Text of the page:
They returned to the catacombs. Everything was silent and deserted, and the stone slab in the southern chamber was pulled aside, revealing an enormous, now empty pit. As they approached, however, claws ripped through a bunch of sacks against the walls, and out climbed nine pale, thin undead. The ghouls attacked in a hungered frenzy, but although Burzasp and Marasura got paralysed and barely avoided being torn to bits, the monsters were kept away by locking the door in the row of iron bars, and killing off the lot with a hail of arrows and javelins.
The throne room was dark and empty. Behind the thrones, the rose-coloured haze in the glass cylinder still pulsed with a faint light. Could this mist be something Sohrab used to control Gulafshan Zer? Upon a closer look, it became apparent there was a door in the glass, and it could be opened with ease. There were other things of interest: a brass pull chain in the ceiling by Sohrab’s throne (which remained unmolested), and a door to the west, which had a tiger head similar to the one that bit Vifranavaz. As Marasura investigated the passages to the east, he was jumped by dark shapes brandishing halberds, but this remaining guard did not pose a great challenge. The characters returned to the locked door and Vifranavaz got his hand caught again – finally, with sufficient time at their disposal, they simply dismantled its hinges and lifted it out of its place.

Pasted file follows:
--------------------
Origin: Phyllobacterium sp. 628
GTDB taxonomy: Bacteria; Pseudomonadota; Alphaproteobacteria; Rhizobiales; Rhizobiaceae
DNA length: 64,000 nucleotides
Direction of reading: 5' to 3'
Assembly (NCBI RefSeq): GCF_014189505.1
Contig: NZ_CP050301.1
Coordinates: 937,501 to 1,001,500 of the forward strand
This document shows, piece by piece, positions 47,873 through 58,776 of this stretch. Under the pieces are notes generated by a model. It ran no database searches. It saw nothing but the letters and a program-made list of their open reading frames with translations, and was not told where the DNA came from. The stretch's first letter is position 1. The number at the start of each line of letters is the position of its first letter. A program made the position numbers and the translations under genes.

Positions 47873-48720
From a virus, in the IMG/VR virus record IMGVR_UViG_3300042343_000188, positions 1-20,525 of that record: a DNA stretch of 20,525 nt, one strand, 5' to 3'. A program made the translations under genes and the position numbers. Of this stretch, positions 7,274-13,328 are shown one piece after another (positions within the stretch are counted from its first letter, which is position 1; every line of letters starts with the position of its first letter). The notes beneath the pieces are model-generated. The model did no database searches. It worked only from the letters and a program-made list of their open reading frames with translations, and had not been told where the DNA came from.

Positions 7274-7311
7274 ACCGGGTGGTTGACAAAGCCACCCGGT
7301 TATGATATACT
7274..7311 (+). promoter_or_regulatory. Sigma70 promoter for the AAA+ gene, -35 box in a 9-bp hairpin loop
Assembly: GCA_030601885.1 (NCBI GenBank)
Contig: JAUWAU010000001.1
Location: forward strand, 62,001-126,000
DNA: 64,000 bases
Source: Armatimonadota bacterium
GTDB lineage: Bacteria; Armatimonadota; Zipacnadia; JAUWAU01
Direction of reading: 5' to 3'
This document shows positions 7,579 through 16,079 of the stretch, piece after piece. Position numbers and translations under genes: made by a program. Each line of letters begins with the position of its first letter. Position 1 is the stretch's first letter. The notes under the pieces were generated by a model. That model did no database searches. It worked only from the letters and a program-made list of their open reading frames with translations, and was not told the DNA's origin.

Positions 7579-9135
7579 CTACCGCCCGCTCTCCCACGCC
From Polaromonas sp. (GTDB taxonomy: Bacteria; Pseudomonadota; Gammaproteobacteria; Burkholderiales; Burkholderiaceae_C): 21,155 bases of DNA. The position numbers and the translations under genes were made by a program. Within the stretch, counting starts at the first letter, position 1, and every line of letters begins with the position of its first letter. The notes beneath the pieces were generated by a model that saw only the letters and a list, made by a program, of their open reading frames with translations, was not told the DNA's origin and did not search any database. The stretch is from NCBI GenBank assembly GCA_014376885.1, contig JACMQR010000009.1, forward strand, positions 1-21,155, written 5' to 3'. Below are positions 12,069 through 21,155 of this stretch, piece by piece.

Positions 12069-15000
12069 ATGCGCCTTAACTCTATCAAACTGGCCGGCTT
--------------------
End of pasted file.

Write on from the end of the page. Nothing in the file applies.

The room on the other side was closed off from three directions by tiger doors, while a barred cavity in the north wall contained three footlockers. Two were regular-looking things, latched but unlocked, while the third was a longish coffer made out of thick glass panes in a metal frame, and its contents proved to be five blackened skulls resting on velvet cushions, their jaws full of glittering gemstone teeth. There was no lock on the bars locking away the chests, and when Ambrosius and Marasura tried to pry it out of its place, they received an arc of lightning that dealt them severe wounds. Setting aside the recess, they opened the only remaining door, which revealed a set of stairs leading back to the keep, to a small gallery watched over by an iron statue depicting yet another tiger. The idea of proceeding further did not look so good.